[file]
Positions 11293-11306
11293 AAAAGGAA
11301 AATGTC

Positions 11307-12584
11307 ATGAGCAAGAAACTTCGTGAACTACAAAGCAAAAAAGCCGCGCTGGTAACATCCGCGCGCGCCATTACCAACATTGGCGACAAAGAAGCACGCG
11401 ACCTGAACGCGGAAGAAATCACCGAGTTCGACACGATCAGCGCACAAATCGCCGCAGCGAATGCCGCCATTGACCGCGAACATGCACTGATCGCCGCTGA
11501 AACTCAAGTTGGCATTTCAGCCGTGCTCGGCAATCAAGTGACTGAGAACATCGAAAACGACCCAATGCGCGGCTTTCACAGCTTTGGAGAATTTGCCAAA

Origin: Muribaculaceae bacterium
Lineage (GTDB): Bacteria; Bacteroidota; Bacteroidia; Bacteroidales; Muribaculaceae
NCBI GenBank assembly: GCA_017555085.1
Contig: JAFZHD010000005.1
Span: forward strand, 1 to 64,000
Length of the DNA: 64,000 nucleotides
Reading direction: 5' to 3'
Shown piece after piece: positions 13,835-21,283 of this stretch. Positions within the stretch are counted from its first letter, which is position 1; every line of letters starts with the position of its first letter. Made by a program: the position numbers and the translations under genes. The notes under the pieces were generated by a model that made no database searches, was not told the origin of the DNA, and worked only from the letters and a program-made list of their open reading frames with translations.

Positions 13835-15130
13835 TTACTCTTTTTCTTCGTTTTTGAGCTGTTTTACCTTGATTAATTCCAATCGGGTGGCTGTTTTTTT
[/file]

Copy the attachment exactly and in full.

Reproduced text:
Positions 11293-11306
11293 AAAAGGAA
11301 AATGTC

Positions 11307-12584
11307 ATGAGCAAGAAACTTCGTGAACTACAAAGCAAAAAAGCCGCGCTGGTAACATCCGCGCGCGCCATTACCAACATTGGCGACAAAGAAGCACGCG
11401 ACCTGAACGCGGAAGAAATCACCGAGTTCGACACGATCAGCGCACAAATCGCCGCAGCGAATGCCGCCATTGACCGCGAACATGCACTGATCGCCGCTGA
11501 AACTCAAGTTGGCATTTCAGCCGTGCTCGGCAATCAAGTGACTGAGAACATCGAAAACGACCCAATGCGCGGCTTTCACAGCTTTGGAGAATTTGCCAAA

Origin: Muribaculaceae bacterium
Lineage (GTDB): Bacteria; Bacteroidota; Bacteroidia; Bacteroidales; Muribaculaceae
NCBI GenBank assembly: GCA_017555085.1
Contig: JAFZHD010000005.1
Span: forward strand, 1 to 64,000
Length of the DNA: 64,000 nucleotides
Reading direction: 5' to 3'
Shown piece after piece: positions 13,835-21,283 of this stretch. Positions within the stretch are counted from its first letter, which is position 1; every line of letters starts with the position of its first letter. Made by a program: the position numbers and the translations under genes. The notes under the pieces were generated by a model that made no database searches, was not told the origin of the DNA, and worked only from the letters and a program-made list of their open reading frames with translations.

Positions 13835-15130
13835 TTACTCTTTTTCTTCGTTTTTGAGCTGTTTTACCTTGATTAATTCCAATCGGGTGGCTGTTTTTTT